Proper 21(C): Glimpsing the Kingdom in the Other
By: The Rev. Marshall A. Jolly
Once upon a time, there was a rich man who ate and dressed very well. He lived in an opulent mansion surrounded by a large, secure wall. At the gate to the outside, there was a poor, diseased man named Lazarus. (Public Service Announcement: Luke’s character named Lazarus is almost certainly a different person than the other dude named Lazarus whom Jesus resuscitates in John’s Gospel). Lazarus was starving, and begged the rich man for food—not the food from the man’s table, but only the food from the floor; the dog scraps. Weeks went by. The rich man kept ignoring Lazarus, and Lazarus kept getting sicker and weaker and hungrier. Eventually, both men died. Fast-forward to the afterlife: Lazarus is in heaven, and the rich man is in Hades (which most Christians have amalgamated to mean Hell). So there you have it: the rich man who doesn’t care about the poor goes to Hell, and the poor man who is forced to beg goes to Heaven. The end.
Well, not so fast.
Parables in general and this one in particular can’t be summed up with a paragraph or two of quick and dirty exegesis that reduces the narrative to a simplistic binary between rich and poor. “The rich go to hell, and the poor go to heaven.” This text is far richer, more complex, and more engaging than reducing it to the tired old binary of morally bankrupt rich people against the innocent poor.
So what’s going on here? How are we to make sense of this text? Where is the Good News?
First, I think it’s helpful to remember that a parable is a unique genre of literature, set apart from fables, anecdotes, or allegories. That’s not to say that they can’t convey a moral message (fable), or illustrate a larger point (anecdote), or reveal hidden religious or political meaning (allegory). In fact, parables can do all of those things—but they can also do none of those things. More than simple literary devices, parables are meant to offer us glimpses into the Kingdom of God; snapshots of how God does things in God’s realm, as opposed to how we do things in our world. The difference between the two is often surprising, and even jarring at times!
On first hearing it, this parable may appear to suggest that the rich man’s sin lay in the fact that he ignored Lazarus, even when he was in grave and dire need. And I think there’s something to that. But did you notice what happens when the rich man cries out to Abraham? “Father Abraham, have mercy on me, and send Lazarus to dip the tip of his finger in water and cool my tongue; for I am in agony in these flames.” The rich man not only recognizes Lazarus in the afterlife, he calls him by name! The problem here is not simply about the fact that the rich man ignored Lazarus or treated him as though he were invisible—although that in itself is problem enough. The deeper problem is that, even in the afterlife, the rich man denied Lazarus’s personhood; he denied that Lazarus had an equal share in God’s economy and even in the afterlife, the rich man reduces Lazarus to a place of servitude. As far as the rich man was concerned, the eschatological implications of the situation made no difference. Lazarus would always be less important; less valuable than he was. Lazarus would always be a servant.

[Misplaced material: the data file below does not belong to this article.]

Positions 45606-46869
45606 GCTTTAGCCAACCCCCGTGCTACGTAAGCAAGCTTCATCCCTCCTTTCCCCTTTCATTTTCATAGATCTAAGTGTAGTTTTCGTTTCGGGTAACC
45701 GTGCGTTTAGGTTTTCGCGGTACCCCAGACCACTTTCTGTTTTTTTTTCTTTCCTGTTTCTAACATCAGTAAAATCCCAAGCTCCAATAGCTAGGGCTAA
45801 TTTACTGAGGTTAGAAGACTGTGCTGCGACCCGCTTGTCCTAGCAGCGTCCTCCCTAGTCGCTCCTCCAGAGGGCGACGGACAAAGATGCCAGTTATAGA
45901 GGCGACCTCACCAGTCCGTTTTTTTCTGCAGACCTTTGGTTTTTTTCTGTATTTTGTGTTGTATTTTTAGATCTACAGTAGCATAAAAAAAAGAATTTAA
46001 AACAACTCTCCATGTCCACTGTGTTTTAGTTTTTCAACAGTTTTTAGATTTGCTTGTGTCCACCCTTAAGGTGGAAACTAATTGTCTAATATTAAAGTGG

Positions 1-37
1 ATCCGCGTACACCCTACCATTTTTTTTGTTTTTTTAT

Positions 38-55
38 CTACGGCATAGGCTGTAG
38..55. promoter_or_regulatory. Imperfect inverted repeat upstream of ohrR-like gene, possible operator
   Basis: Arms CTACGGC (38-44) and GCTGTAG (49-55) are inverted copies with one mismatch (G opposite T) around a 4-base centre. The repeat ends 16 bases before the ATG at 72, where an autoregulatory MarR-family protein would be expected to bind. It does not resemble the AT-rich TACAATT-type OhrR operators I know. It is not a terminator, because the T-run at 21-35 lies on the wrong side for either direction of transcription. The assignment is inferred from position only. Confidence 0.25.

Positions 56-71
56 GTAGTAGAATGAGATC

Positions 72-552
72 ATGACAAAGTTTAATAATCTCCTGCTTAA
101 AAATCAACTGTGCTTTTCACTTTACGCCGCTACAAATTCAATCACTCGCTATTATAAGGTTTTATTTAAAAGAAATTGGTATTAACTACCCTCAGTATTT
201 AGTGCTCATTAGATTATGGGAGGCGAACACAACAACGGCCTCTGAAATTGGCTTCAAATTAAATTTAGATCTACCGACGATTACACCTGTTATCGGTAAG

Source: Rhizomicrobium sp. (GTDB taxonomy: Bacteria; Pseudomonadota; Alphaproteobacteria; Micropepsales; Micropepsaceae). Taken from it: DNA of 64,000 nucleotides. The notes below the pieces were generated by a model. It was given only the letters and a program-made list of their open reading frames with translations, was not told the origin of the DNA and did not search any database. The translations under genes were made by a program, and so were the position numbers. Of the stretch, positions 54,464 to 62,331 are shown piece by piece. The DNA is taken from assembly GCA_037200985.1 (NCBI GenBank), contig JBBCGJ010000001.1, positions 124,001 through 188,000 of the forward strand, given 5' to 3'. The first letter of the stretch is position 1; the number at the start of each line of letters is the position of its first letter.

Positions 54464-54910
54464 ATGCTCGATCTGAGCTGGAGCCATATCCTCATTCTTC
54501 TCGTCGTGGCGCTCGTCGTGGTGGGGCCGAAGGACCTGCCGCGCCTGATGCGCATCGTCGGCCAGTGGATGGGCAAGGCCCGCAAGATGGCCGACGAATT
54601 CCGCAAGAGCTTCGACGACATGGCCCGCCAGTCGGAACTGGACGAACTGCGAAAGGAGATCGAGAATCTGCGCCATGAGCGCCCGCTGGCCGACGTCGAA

A preacher hoping to breathe fresh air into this well-known text may wish to start here, inviting the congregation to think about Lazarus’s personhood, and all of the ways in which the rich man could not—or would not—see it. She may also wish to explore Abraham’s response to the rich man: “If [your brothers] do not listen to Moses and the prophets, neither will they be convinced even if someone rises from the dead.” Where in our own lives have we failed to heed the warnings of the prophets? How have we contributed to the distortion or destruction of another’s personhood? There are scores of poignant and timely examples: Equating “Muslim” with “terrorist”? Assuming that proclaiming “Black Lives Matter” means that other lives don’t matter? Confusing “immigrant” with “criminal”?
Another potentially fruitful avenue is to invite the conversation to practice listening so as to understand, rather than listening so as to respond. How might we hear one another’s stories across racial boundaries, socio-economic boundaries, or other cultural boundaries? Where might there be room to cultivate table-top discussions, or face-to-face encounters with those who differ from us? This can take many forms, and the preacher will know her local context best. The bottom line is that Moses and the prophets are still speaking; they’re still warning us of the dangers of seeing others as less than who God created them to be. Are we listening? Are we looking for the imago Dei—the image of God that dwells within each and every one of us?
The American author and playwright Tennessee Williams said it best: “The world is violent and mercurial. It will have its way with you. We are saved only by love—love for each other and the love that we pour into the art we feel compelled to share: being a parent, being a writer, being a painter, being a friend. We live in a perpetually burning building, and what we must save from it, all the time, is love.”
The Rev. Marshall A. Jolly (@MarshallJolly) is the rector of Grace Episcopal Church in Morganton, North Carolina. He earned a BA in American studies from Transylvania University and a Master of Divinity and Certificate in Anglican Studies from Emory University’s Candler School of Theology. His published work includes essays on Christian social engagement, theology in the public square, and preaching. He is a frequent contributor to The Episcopal Church’s “Sermons that Work” series, and is the editor of Modern Metanoia. He spends every moment he can exploring the nearby Appalachian foothills with his wife Elizabeth.
 Tennessee Williams, as recorded by James Grissom in Follies of God (Knopf), 2015.